For so many people whisky is an old man’s drink, accompanied by an obligatory cigar.

However, this image has been slowly changing over the past few years with designated whisky bars opening up all over the country, boutique distillers finally releasing the products that have been ageing in their barrels for so long and all the closet whisky drinkers coming out of the woodwork. Slowly but surely Australian whisky is developing its own identity and the world is making way for it in a big way with Australian distilleries winning awards at some of the world’s most prestigious competitions.

So, more people are drinking whisky and more people are making whisky and you may have noticed or maybe not (if you have been living under a bloody rock!) that more people are drinking and making gin too. While the two are very different drinks this is no coincidence. What few people know is that many distillers begin by making whisky and then go into gin production while it ages, as the turn-around is much quicker (think hours rather than years). William Ravenscroft, distiller McHenry Distillery in Port Arthur, says, “People generally start making whisky but are still sitting on it now while watching the bank account go backwards. They realise that they gotta get some cash-flow happening, so they make gin.”

Many of Australia’s up and coming distilleries may have recently made names for themselves with their gins but guaranteed if you keep an eye on them, a few years down the track you will see them releasing barrel-aged single malt whiskies.

What is it that makes Australian whisky unique though? Whisky is such an old, traditional drink that it is hard to drift from the traditions that so many distillers have held close to for so long. William declares that nearly all Australian whisky is “made completely within Scottish and Irish traditions.” Though similar to our thriving food culture, the exciting aspect of Australian whisky is the produce and provenance of every ingredient that goes into each bottle. Take McHenry’s home, Tasmania, for example. Clean water and expertly grown barley crops are rife and it will come as no surprise that Tasmania is the state with the highest number of distilleries. The cold, wet and rainy climate make Tassie Australia’s answer to Scotland, and these cool conditions are perfect for making whisky, as in warm weather the liquid can evaporate through the porous barrels.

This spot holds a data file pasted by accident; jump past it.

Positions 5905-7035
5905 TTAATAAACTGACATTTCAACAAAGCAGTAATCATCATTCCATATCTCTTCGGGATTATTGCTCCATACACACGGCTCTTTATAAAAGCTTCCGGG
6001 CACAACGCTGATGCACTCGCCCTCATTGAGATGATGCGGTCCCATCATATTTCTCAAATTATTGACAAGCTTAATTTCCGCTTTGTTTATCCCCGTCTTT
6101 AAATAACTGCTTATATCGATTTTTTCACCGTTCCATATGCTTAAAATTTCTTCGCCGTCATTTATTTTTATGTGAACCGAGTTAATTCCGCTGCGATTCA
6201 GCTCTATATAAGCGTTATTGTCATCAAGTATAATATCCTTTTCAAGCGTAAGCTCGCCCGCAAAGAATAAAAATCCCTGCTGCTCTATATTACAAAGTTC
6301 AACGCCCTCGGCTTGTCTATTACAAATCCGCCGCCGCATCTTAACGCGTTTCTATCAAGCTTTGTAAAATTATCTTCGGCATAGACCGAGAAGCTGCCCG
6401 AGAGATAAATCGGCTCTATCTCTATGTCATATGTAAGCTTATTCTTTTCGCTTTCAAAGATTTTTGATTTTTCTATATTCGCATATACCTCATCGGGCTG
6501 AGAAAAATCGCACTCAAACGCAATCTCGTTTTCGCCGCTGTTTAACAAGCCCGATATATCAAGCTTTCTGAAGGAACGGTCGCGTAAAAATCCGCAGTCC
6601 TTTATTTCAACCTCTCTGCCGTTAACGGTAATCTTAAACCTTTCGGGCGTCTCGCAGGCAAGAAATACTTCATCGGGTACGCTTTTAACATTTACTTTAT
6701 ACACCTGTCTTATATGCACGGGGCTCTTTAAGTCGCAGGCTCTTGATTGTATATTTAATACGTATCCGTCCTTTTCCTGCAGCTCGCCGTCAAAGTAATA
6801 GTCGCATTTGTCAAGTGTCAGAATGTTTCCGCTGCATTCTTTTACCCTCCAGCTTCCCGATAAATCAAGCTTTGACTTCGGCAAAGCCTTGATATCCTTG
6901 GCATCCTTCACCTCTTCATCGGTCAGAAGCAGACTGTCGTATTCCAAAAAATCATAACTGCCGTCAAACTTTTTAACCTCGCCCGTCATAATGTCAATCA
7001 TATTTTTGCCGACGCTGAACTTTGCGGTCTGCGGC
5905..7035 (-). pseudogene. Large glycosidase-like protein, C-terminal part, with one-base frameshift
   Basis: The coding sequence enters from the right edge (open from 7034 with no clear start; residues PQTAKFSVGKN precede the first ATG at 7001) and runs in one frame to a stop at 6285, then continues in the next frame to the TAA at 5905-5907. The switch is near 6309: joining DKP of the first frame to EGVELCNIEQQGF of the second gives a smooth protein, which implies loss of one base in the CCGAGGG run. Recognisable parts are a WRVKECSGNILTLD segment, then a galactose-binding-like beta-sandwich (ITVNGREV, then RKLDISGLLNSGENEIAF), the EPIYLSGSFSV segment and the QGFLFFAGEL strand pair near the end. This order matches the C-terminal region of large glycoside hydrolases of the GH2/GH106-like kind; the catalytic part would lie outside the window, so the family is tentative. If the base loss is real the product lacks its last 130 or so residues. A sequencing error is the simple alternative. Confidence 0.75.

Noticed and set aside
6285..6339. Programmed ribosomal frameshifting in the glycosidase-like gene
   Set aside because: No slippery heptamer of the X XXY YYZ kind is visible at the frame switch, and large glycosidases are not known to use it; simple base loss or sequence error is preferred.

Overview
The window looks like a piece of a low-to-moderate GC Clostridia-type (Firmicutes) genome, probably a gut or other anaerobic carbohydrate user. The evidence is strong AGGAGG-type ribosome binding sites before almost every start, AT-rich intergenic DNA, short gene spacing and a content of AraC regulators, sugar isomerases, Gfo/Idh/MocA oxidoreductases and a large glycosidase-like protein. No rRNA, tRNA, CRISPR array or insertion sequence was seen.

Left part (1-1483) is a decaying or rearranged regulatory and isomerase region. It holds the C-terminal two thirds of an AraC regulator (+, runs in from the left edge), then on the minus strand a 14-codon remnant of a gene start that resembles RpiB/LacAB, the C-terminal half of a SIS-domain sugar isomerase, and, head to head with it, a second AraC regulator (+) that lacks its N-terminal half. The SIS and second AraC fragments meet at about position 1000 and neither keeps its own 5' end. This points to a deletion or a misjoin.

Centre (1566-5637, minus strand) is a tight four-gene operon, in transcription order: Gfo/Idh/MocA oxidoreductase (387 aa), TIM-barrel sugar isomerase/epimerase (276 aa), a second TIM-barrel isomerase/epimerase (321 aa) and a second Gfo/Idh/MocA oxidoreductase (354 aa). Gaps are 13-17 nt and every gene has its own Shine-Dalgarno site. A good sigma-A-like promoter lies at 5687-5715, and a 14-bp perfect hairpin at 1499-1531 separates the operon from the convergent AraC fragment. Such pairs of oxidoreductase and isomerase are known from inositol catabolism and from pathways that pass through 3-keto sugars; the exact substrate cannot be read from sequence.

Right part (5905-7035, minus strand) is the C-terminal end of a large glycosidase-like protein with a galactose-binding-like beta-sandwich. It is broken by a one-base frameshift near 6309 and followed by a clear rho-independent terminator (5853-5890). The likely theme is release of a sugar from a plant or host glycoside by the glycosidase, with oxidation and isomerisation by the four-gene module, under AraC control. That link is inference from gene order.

William also attributes the rise in popularity of whisky to women. He said, “Whisky is no longer a drink for old men. Women are starting to drink and produce their own whisky, adding a new perspective to distilling and opening up the market.”

He goes on to credit local industry trailblazers, Lark Distillery, Sullivans Cove Distillery and Old Kempton Distillery with putting Australian and Tasmanian whisky on the world’s radar. He places particular emphasis on Sullivans Cove after they won Best Single Malt Whisky at the 2018 World Whisky Awards, the second time they have won this prestigious award in four years.

For now, while the whisky ages watch this space. Currently, distilleries all over the country are seeing their stock fly out the door, with whisky selling out constantly. Whether you like it peated or not, neat or shaken up into a cocktail, whisky sure isn’t going anywhere and recent years have shown that Australian whisky can certainly compete on the world stage.

Thirsty? Check out our list of Best Distilleries Around Australia.

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